NATO scales back Afghan patrols

Joint patrols between NATO soldiers and Afghan forces are to be cut back. The move follows a string of deadly attacks where Afghanis have turned their weapons on their allies. The government insists there is no change in Government policy.

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MoD: 'Tactical measure has minimal effect on UK operations'

The Ministry of Defence has responded to NATO's announcement regarding cutting back links with Afghan troops, following a wave of 'insider attacks'. A spokesperson said:

As the Defence Secretary has said, this tactical measure will have a minimal effect on our operations. COMISAF has said that partnering occurs at all levels, from Platoon to Corps. This has not changed.

We have got a strategic plan which has not changed and we are working towards an end of our combat operations by the end of 2014 and are very confident about the way that plan is being executed.

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NATO clarifies the way future missions in Afghanistan will work

NATO's International Security Assistance Force has issued a statement to clarify how the recent violence in Afghanistan will affect the way they operate:

Recent media coverage regarding a change in ISAF's model of Security Force Assistance (SFA) to the Afghan National Security Forces is not accurate.

ISAF remains absolutely committed to partnering with, training, advising and assisting our ANSF counterparts.

The ISAF SFA model is focused at the battalion level and above, with exceptions approved by senior commanders. Partnering occurs at all levels, from Platoon to Corps. This has not changed.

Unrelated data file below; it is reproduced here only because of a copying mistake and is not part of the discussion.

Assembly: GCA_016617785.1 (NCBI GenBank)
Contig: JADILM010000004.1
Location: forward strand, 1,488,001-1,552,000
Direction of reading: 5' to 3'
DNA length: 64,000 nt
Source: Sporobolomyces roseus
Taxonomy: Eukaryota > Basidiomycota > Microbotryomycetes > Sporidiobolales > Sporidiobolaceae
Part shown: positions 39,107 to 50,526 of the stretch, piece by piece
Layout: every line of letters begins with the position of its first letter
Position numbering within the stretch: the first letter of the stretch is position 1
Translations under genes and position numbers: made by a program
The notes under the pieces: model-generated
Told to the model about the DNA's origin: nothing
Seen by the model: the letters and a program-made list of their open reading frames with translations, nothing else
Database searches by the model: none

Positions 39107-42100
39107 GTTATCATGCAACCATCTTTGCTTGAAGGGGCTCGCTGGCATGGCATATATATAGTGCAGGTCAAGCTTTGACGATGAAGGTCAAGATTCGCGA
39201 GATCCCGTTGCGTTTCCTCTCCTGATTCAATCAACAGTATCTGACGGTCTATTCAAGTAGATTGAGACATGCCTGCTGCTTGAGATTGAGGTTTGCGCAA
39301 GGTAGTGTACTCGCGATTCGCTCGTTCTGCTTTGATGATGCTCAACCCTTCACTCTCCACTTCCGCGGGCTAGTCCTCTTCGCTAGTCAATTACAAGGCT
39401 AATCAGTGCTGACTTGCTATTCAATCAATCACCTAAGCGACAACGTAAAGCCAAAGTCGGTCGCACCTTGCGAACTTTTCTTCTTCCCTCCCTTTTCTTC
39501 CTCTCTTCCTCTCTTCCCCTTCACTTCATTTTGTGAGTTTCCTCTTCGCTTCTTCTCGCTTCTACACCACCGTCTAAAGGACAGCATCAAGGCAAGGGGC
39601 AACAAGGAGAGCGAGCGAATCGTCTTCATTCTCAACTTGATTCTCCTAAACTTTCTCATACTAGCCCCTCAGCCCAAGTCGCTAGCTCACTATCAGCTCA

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David Miliband: 'Tragedy that Afghan debate only starts after UK deaths'

Former Foreign Secretary under Tony Blair, David Miliband has posted a message on his Twitter account, following the announcement of 'scaling back' links with Afghan troops:

Hague: Impact of ISAF decision 'minimal' on UK operations

Foreign Secretary William Hague has told a Foreign Affairs Committee that there will be "no change in strategy" in Afghanistan, after a Nato-led decision to scale back links with Afghan troops.

Mr Hague said that the impact of the International Security Assistance Forces' decision is "quite minimal" on UK operations. Asked if Mr Hammond had been caught out by the announcement, Mr Hague said:

You would have to ask the Defence Secretary about that but he referred to measures would be taken to tighten things up and he set out what some of them were. These decisions are for military commanders, of course.

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